»His writings are able to familiarise the western reader with this strange and seemingly inaccessible way of eastern experience, that we call ›Zen‹.«
(Daisetz T. Suzuki)
ONCE THE BOW IS BROKEN – shoot!, that is the title of the very first book of the author and experienced Zen teacher that has been out of stock for a long time. In his book, he invites the reader to rediscover the fascinating Zen way of archery. Far more than hitting the mark, archery is indeed about getting to know yourself and learning to let go of difficulties and blockades. A book in which texts, lectures and meditation of Zen practise accompany the message that joy of discovering, the growth of trust and love of being are in the centre of our lives.
With this holistic approach, the art of archery is turned into a fulfilling and caring way of inner liberation that encourages us also to take the next arrow peacefully and unerring into our hands, no matter what the next crisis. (Description)
About the energy that we live out of
by Kurt Österle
PAUL REPS COLLECTION of Zen texts is a real classic
of Zen literature and has been lastingly popular for over 30 years. The complete
experience of Zen is described by 101 Zen stories, the gateless gate and 10
images of the oxen.
An original addition are poems of masters from a 4000-year-old Sanskrit book, that interestingly enough already breathes the true spirit of Zen and could be considered an ancestor of all following Zen literature. (Description)
Without Words, without keeping quiet
101 Zen stories i.e. Zen texts from 4 centuries
by Paul Reps
MEMORIES OF KOBUN
Tribute to Kobun Chino Otogawa 1938-2002
»Houn Kobun Chino Otogawa Roshi or Kobun, as we called him, was a great inspiration for many people. The predominant part of this book was written by one of them: anecdotes, short stories, memories of his students, friends and companions. We thought this might be a good possibility to outline the character of the man who had so many different facets; who was considered unorthodox in a tradition that was considered unorthodox.
The book includes a biography, record of his lectures, pictures and some example of his up until today unreleased art. We are confident that more about his teaching and his art will be released in the close future.« Vanja Palmers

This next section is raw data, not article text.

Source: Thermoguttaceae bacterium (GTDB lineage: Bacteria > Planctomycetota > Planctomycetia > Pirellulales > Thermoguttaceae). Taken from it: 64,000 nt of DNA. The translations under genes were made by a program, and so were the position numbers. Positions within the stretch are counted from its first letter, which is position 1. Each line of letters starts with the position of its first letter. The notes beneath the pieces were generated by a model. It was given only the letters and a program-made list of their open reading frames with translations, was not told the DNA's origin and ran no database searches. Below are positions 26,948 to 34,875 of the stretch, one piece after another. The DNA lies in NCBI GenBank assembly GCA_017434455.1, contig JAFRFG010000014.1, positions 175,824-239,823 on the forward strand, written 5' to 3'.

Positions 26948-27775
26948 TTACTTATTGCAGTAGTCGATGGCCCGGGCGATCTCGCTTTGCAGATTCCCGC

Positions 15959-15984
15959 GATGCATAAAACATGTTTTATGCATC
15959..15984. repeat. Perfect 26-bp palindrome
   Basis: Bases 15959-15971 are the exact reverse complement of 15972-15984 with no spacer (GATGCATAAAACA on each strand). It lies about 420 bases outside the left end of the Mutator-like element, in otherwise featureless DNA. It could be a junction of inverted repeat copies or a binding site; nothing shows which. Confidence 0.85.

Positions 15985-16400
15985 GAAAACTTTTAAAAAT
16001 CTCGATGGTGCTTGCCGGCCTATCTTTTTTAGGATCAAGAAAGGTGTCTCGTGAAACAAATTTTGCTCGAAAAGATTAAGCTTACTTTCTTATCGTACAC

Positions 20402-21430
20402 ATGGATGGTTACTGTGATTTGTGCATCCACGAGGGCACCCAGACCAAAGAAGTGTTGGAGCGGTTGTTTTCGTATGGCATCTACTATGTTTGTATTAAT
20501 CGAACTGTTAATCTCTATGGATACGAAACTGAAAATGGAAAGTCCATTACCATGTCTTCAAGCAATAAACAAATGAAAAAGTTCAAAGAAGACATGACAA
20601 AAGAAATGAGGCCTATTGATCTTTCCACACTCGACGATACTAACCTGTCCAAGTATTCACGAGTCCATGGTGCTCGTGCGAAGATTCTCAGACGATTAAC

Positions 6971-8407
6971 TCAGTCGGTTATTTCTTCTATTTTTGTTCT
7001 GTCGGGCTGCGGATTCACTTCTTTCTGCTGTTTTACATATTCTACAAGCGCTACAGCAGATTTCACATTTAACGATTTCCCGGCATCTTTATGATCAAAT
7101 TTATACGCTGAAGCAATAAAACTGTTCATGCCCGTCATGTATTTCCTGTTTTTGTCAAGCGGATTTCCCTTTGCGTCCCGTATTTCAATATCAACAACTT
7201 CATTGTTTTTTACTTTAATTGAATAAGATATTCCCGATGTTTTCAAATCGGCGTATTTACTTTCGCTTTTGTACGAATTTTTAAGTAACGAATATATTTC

A tribute to Kobun Chino Otogawa Roshi 1938-2002
1st edition 375 pages
Felsentor-Verlag 2017, energy compensation Dana
Please order via email@example.com
Kobun Chino Otogawa was an instrumental figure in the transmission of Zen to America and it’s evolution within our culture. When Eijeiji, one of Japan’s two head temples, sent a classically educated trainer of monks to help establish the forms of the first Zen monastery in the US, they were unaware of the depth of his faith in Buddha nature – that we are already enlightened and the purpose of practice is to find buddha within our selves. With a refined ability to embody exquisite form and an emphasis on boundlessness, in this paradox, Kobun practiced Zen with intuitive creativity like Miles Davis played jazz.
The wide-ranging talks in this book began as Sesshin talks, instructions given to students while in the midst of a weeklong period of intensive sitting. Together they offer an insight into the Zen of Kobun Chino Otogawa, containing both his perspective on the forms and teachings of Zen and his emphasis that Zen is revealed not so much in the sutras as it is the everyday.
Embracing Mind: The Zen Talks of Kobun Chino Otogawa (English Edition)
by Kobun Chino Otogawa (author)
Judy Cosgrove, Shinbō Joseph Hall (publishers)
THE LIGHT OF WISDOM of Buddhist women has been shining for centuries but mainly in secrecy. Today we need this light more than ever. In this book, you will meet very different people on the spiritual Way – not only monks, nuns and teachers but also husbands and wives, hermits and cooks, courtesans and old grannies. (Florence Caplow & Susan Moon)
100 stories of awakened women of 2500 years looked at by (Zen) women of today
by Florence Caplow (editor),
Susan Moon (editor),
Karin Petersen (translator)
Vegan Cooking is everything but boring and so much more than just a skewer with tofu or stir-fried vegetables. The recipes of Austrian top chef Roland Rauter inspire to copy them and try out for yourself. Not abstaining from animal products or replacing them is in the focus for him but instead discovering the diversity of a vegan diet. Roland Rauter presents a vast number of recipes and shows for example how to start your day with a tasty vegan breakfast.
The broad range of different recipes within the book goes from snacks, smaller dishes and soups over main dishes to desserts. There is something for every taste and the reader can discover that a diet that is in accordance with nature is not only tasty but offers pure joy of life.
Simply vegan – throughout the day with pleasure:
100 Recipes – From breakfast to dinner
by Roland Rauter
P.S.: Roland has published several other cookbooks
KyuSei draws his bow
Kobun Chino Roshi – lecture at Puregg
Camino – Interview of Klaus Hofmeister with KyuSei